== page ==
Authorities in southwestern Cambodia on Thursday detained a second suspect in the killing of a prominent environmentalist, according to a rights group and government officials, amidst calls from Washington to conduct a thorough investigation into the mysterious murder.
No details have yet been released about the new suspect in the homicide of Chut Wutty, a 43-year-old forest-protection activist who was shot dead last week as he led local journalists to what he believed was an illegal logging site in Koh Kong province. Military police officer In Rattana was also found dead at the scene.
The circumstances behind their deaths was unclear.
On Tuesday, Koh Kong provincial military police had taken the Timber Green logging company’s chief of security Rann Borath into custody, days after a multiagency committee was formed to probe the deaths of the two men. He remains a suspect in the case.
Cambodia-based rights group LICADHO said authorities made the second arrest Thursday, but had not brought the man to court yet.
LICADHO senior investigator Am Sam Ath said his group was awaiting further details from the investigating committee.
The director of the Ministry of Interior’s Judicial Department, Mok Chito, confirmed that police had detained a new suspect, but refused to provide any other information.
He said his team had visited the crime scene and interviewed a number of witnesses.
“We have a [new] suspect, but we need more information from witnesses and evidence,” he said.
Meanwhile, on Thursday, the joint investigating committee, which was established by Prime Minister Hun Sen, sent Rann Borath to the Koh Kong provincial court where he was asked to reenact what had occurred at the crime scene.
LICADHO senior investigator Am Sam Ath said that court officials presented evidence while questioning Rann Borath, who is the son of a former provincial forestry official, but did not bring any charges against him.
He said Rann Borath was then transferred back to the provincial prison to await additional questioning.
The investigation committee is said to comprise units from the military police, the Ministry of Inspection, the General Commissioner of the National Police, and the government’s Press and Quick Reaction Unit.
The two new suspects highlight the complexity of the case, which has been shrouded in mystery since the two men were shot to death on April 26.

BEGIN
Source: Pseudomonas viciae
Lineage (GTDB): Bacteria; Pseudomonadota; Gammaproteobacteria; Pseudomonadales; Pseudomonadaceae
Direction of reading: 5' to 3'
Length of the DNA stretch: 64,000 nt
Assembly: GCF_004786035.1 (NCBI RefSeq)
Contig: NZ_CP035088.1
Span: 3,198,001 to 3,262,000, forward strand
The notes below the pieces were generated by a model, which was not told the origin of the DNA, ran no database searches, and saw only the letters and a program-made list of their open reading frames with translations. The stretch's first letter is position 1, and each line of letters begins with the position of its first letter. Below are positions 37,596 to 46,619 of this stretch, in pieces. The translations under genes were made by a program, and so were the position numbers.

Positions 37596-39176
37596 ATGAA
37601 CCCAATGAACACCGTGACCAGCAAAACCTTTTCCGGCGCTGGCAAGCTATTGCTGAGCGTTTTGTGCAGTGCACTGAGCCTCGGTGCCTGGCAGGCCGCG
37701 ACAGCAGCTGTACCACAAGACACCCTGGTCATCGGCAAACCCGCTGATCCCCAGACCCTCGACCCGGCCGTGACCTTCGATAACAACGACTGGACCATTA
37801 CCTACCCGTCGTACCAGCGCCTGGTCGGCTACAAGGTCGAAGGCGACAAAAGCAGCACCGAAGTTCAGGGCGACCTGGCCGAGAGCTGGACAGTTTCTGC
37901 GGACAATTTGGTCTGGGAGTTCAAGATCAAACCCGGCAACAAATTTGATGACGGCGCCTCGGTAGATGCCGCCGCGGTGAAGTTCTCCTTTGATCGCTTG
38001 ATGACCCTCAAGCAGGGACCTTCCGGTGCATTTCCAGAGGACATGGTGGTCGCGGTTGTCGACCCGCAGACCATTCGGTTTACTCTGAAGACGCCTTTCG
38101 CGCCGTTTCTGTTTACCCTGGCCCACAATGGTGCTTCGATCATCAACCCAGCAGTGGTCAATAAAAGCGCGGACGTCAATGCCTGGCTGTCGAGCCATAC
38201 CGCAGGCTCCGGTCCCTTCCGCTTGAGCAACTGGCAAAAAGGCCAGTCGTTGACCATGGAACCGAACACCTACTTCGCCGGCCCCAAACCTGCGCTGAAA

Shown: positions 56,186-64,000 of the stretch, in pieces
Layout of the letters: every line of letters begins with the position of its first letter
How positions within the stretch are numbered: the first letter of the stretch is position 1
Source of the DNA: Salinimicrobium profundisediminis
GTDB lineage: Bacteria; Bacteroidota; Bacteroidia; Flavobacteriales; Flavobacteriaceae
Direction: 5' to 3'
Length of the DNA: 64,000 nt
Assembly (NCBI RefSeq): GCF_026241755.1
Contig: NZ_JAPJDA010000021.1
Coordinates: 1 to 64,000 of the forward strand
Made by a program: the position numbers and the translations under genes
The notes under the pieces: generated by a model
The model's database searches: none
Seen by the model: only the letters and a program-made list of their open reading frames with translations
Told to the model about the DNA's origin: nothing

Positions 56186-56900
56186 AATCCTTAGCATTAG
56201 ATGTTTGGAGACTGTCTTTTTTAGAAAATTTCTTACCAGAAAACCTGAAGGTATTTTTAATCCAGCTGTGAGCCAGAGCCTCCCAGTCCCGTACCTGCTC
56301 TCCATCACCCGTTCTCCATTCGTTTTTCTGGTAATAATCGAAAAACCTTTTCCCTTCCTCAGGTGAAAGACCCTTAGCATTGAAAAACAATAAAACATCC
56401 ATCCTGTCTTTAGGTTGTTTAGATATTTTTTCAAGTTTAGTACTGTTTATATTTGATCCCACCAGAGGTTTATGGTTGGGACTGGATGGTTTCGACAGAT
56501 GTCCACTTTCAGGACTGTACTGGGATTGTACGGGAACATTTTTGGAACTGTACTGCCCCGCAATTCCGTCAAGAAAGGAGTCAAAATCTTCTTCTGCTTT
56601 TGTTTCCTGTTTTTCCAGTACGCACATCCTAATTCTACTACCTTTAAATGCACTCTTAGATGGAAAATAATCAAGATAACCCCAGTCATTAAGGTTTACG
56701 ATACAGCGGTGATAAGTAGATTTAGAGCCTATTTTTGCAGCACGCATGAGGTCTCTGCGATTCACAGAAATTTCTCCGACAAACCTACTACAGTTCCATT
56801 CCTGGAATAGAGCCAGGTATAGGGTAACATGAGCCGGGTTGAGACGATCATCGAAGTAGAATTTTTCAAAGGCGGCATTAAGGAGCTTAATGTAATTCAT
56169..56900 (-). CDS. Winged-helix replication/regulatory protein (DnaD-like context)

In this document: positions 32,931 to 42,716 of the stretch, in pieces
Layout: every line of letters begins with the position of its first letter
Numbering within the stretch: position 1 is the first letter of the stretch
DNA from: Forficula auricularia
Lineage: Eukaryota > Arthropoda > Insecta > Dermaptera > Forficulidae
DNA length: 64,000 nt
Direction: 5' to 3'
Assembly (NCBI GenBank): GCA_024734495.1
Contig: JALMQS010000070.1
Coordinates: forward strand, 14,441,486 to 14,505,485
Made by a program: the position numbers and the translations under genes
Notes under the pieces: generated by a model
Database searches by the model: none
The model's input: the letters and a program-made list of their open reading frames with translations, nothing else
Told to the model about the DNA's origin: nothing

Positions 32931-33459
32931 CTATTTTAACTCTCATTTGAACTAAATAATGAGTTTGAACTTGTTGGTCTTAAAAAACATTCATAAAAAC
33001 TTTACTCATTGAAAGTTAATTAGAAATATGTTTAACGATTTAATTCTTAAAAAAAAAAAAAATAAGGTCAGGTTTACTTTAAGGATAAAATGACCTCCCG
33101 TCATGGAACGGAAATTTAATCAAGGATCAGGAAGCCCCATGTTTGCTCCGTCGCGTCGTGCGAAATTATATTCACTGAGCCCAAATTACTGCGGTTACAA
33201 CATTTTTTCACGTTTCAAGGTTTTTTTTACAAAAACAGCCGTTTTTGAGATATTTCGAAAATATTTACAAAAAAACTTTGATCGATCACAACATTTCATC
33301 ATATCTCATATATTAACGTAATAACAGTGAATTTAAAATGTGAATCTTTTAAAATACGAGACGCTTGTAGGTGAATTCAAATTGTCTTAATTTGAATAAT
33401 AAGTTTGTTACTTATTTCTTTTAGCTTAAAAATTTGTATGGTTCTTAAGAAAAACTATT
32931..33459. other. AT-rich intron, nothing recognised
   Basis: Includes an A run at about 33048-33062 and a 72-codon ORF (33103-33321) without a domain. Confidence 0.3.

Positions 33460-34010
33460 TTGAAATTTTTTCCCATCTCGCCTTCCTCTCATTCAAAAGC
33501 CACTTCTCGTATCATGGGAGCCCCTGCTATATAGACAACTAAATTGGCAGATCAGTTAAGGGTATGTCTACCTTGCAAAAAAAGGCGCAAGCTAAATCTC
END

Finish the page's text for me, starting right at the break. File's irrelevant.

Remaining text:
Military police officials had earlier said that Chut Wutty was gunned down by In Rattana, who allegedly committed suicide by shooting himself in the chest and stomach with his own AK-47 rifle on seeing Chut Wutty dead.
The same official had previously given reporters contradictory statements about how In Rattana died, including that he had been shot by Chut Wutty.
He had also said earlier that In Rattana had been killed by his own bullet that ricocheted off of the car driven by Chut Wutty as the military police officer gunned down the activist.
The statements have prompted national outcry over the most high-profile death of a Cambodian activist since the 2004 assassination of labor activist Chea Vichea, whose killers have never been found.
On Wednesday, Am Sam Ath had said that the earlier reports had been moves meant to protect the “real killer.”
The U.S. Embassy in Phnom Penh issued a statement Thursday calling on Cambodia’s government to conduct a thorough investigation into the killings.
“The United States is deeply concerned about the recent incident in Koh Kong province that resulted in the death of Chut Wutty,” the statement read. “Wutty was one of Cambodia’s most prominent environmentalists and staunch human rights defenders.”
“We urge the Cambodian authorities to undertake a thorough, transparent, and credible investigation into this matter. The United States encourages the authorities to prosecute anyone found responsible in a similarly transparent and credible manner.”
Chut Wutty was president of Cambodia’s Natural Resources Conservation Group, whose activists had been conducting constant "patrols" in the heart of the Prey Lang forest to check illegal logging and other activities in a bid to protect the sprawling 3,600-square kilometer (1,400-square mile) forest area.
His widow, Sam Chanthy, has expressed hope that the authorities would find her late-husband’s killer, while his son, Chhoeuy Odomraksmey, has vowed to carry on his father’s work.
Reported by Zakariya Tin for RFA’s Khmer service. Translated by Samean Yun. Written in English by Joshua Lipes.